Different energy forecasting agencies provide different scenarios on the likely increase in energy consumption in the coming decades. But, all of them predict that future economic growth crucially depends on the long-term availability of energy in increasing quantities from sources that are accessible, easily available, and environmental friendly. High oil and natural gas prices and increasing public acceptance of the threat of climate change have spurred a new interest in nuclear energy as an alternative to fossil fuel. India�s conventional resources are far from being adequate to achieve the targeted mission of �Power for All� by 2012. At present, among available energy, apart from coal and hydro, nuclear energy is the only attractive alternative which can fill the increasing gap between demand and supply (for India�s energy resource position see table below). Why nuclear power? First- an alternative to future fossil fuel, second- cost-effective option, third- environmentally sustainable and reliable energy source, fourth- it provides secure fuel supply or a fair amount of stability; and finally- is inevitable for long term energy security with new technological developments and substantial improvement in safety performance.


Coal 206 billion tonne (total)
5 billion tonne (proven)
Oil 0.75 billion tonne 00
Natural gas 692 billion m 3 250
Hydro 84 GW at 60% PLF 84 GW at 60% PLF
Uranium 78,000 tonne metal  In PHWRs � 420
In FBRs � 54,000
Thorium 518,000 tonne metal In Breeders � 358,000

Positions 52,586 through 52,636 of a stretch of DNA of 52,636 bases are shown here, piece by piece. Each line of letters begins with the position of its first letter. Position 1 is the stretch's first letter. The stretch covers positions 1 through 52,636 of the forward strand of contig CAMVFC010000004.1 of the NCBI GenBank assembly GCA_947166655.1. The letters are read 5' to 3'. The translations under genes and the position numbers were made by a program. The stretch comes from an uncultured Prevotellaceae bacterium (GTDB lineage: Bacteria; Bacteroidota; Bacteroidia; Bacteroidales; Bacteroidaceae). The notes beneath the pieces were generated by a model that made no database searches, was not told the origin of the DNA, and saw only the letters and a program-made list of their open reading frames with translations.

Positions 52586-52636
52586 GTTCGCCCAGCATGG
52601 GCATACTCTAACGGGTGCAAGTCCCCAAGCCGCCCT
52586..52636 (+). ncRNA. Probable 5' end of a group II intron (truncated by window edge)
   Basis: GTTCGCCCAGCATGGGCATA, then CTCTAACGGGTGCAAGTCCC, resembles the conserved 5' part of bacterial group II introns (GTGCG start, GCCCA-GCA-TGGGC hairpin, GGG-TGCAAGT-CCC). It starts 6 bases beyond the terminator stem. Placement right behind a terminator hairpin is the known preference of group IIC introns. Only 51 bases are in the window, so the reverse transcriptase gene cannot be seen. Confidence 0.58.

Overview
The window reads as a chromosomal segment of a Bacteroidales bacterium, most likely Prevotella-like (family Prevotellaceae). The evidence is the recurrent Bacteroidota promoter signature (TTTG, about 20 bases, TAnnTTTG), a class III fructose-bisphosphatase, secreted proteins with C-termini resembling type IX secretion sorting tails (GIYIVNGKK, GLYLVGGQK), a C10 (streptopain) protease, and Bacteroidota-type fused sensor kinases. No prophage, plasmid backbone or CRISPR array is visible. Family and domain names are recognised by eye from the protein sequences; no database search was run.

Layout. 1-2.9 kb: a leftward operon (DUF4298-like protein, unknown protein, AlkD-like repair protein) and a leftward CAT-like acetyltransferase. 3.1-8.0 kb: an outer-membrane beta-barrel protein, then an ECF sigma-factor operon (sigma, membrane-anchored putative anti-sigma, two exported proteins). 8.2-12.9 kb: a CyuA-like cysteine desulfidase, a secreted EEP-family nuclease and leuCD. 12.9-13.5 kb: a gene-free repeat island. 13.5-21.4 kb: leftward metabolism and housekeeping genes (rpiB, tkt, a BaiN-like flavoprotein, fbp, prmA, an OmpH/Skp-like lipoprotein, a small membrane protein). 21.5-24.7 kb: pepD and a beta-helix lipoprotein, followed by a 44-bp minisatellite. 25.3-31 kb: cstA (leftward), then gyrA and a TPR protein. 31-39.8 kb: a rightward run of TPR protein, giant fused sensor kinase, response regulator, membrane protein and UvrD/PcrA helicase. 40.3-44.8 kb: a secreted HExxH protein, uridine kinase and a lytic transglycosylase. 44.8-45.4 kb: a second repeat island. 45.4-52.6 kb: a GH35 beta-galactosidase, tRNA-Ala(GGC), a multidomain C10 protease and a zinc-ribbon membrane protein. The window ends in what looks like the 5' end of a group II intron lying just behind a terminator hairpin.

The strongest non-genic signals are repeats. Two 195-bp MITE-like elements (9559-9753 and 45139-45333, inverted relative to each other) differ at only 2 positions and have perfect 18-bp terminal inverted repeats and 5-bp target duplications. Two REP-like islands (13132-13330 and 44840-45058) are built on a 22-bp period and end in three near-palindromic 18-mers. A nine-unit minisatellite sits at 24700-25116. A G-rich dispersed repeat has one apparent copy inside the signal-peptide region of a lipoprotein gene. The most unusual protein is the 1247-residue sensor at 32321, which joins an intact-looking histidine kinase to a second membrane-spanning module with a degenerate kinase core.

Wind 20
Small hydro 10
Total solar insolation 600,000
Ocean thermal, sea wave and tidal 79

Assumptions for potential calculation in above Table: For coal, oil and gas: Complete source is used for electricity generation with thermal efficiency, h = 30% and calorific value for coal = 5000 kcal/kg, oil = 10,200 kcal/kg and gas = 9150 kcal/m3. For nuclear fuel: Fuel burn up in PHWRs = 6700 MWD per tonne and h = 29%. FBRs can use 60% uranium with c = 42%. Breeders can use 60% thorium with h = 42%.

Source: R. B. Grover, �Nuclear Energy: Emerging Trends�, Current Science, Vol. 78, No. 10, May 25, 2000, p. 1194)

There are currently 442 nuclear power reactors operating in 30 countries. They total about 370 gigawatts of generating capacity, and they supply about 16 per cent of world�s electricity. This percentage has been roughly stable since 1986, indicating that nuclear power has grown at about the same rate as total global electricity for the past twenty years.  With an experience of half a decade in the field of nuclear technology, India, is the only developing country that has demonstrated its capability to design, build, operate and maintain nuclear power plants and produce the required nuclear fuel and special materials. At the same time, the country is an emerging leader in the development of reactor and associated fuel cycle technologies for Thorium utilization. A 30 KW(Th) research reactor KAMINI has become operational and is perhaps, one of its only kind in the world currently operation with uranium-233 based nuclear fuel. Looking all these, it is in India�s interest to develop nuclear energy. More importantly, international environment is also favourable and India must avail this opportunity to gain maximum from international community to ensure energy security and enhance its national interest.